Humans did not evolve into the species we are now in the Arctic like animals that have evolved body fat for warmth. The existence of "blubber" on Arctic mammals is an evolved necessity, as much as the cold blood of reptiles is for keeping cool in the desert. Winter, as a cold and snowy event, is unknown to those in warm climates, which are the type of climates in which most of our evolution occurred. The move into cold climates is relatively recent, and humans already had the tools available to adapt to it without the need for any kind of biological mechanism. The use of fur and fire kept humans warmer than they would be otherwise.
Fruit is not the cause of obesity. You need only look at the members of the website 30 Bananas a Day wouldn't be so thin. How could fruit make you fat, as I hear often, yet at the same time, the same people will call these fruitarians "emaciated"?
We all learn about USDA "myths" but then it seems like I can't read anything on paleo sites without being confronted with new "truths" that to me appear to be myths as well. Questioning these is like questioning some holy religion. If the paleo diet is going to become more respected it's not by simply being a repackaged version of the Atkins Diet.
Another "truth" I can't seem to stop hearing: humans only ate the fatty portions of wild animals and threw away the rest of the meat to dogs. First of all, wild animals like deer are so lean that there would be no point in hunting them if we did not eat their lean muscle meat. And after all that we gave most of it to dogs, well then dogs really are the top of the food chain and the master species of the world, not humans. My dog barks and barks and barks begging for some food when I'm eating (quite annoying actually!), and I usually give her some, but I don't give her most of it!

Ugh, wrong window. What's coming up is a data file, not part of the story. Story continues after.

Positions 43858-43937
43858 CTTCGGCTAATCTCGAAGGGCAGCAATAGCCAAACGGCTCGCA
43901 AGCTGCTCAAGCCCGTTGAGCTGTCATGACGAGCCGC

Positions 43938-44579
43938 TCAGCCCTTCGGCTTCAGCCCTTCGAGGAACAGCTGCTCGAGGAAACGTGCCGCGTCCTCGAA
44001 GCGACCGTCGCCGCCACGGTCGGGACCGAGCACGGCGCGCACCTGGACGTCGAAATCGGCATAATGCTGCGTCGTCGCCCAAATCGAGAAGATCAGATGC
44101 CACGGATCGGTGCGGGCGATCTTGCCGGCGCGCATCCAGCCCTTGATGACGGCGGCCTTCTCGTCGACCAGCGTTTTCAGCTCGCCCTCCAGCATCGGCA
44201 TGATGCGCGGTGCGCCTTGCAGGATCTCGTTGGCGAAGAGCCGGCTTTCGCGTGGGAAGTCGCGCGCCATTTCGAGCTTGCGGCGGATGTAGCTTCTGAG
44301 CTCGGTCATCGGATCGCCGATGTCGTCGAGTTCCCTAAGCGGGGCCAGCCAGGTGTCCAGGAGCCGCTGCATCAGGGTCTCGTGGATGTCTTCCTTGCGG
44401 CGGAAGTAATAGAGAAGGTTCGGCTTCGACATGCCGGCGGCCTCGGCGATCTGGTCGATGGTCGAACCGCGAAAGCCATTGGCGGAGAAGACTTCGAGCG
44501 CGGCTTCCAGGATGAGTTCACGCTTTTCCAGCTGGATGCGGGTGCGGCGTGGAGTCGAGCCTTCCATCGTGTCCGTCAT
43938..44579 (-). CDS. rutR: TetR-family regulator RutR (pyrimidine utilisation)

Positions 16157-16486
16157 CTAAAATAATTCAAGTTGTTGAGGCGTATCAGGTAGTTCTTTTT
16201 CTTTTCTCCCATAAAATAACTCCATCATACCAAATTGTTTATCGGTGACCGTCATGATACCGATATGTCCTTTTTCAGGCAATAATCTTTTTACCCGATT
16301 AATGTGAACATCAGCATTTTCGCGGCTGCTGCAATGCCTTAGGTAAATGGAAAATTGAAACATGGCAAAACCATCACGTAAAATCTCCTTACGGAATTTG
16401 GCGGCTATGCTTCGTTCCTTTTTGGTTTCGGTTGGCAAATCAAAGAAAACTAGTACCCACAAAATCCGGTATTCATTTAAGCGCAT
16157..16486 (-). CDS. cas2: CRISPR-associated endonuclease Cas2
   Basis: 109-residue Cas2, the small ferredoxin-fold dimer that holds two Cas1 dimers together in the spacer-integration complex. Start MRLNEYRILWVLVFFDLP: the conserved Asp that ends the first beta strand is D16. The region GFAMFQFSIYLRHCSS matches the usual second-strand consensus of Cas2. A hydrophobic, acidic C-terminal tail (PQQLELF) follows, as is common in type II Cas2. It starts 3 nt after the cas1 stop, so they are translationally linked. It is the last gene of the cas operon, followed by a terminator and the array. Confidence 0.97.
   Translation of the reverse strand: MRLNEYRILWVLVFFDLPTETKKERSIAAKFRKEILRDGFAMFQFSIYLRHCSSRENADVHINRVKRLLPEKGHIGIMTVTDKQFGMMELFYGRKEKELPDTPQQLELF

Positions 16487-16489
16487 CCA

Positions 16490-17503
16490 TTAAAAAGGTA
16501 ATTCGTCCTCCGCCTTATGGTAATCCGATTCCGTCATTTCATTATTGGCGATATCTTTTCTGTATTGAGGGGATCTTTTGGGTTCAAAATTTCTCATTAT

This is the best argument that I've sen on the subject: http://www.ncbi.nlm.nih.gov/pmc/articles/PMC2917125/
...but I still disagree with it completely. The loss of ascorbic acid synthesis occurred while we were still frugivorous apes living in tropical climates. No seasonal fattening would have occurred, nor would it have been particularly useful.
Fruits and vegetables in paleo times would only have been used at medicine cause they were all bitter, except maybe wild berrys which were probably the sweeter varietys. Fruits now adays are hybridized to taste sweeter, thus being sugar bombs we need pesticides to keep insects away. Have you ever eating a wild banana? Try it.. And wild apples? Well they tasted more like crab apples if you ever tried one...
It is a myth started by some temperate-climate thinker who has obviously never hunted, gathered, stored, or grown his/her own food. Many fruits and vegetables keep well on their own, or are easily fermented or dried. Most hunters know it is better in the winter. Most farmers know that fruits and vegetables ripen at many times of the year, not just the fall. It is more likely that people survived the winter eating fatty meats killed throughout the fall. Fat cavemen could have sat around even more making nets and small traps, and catch all the fish and small game they could use.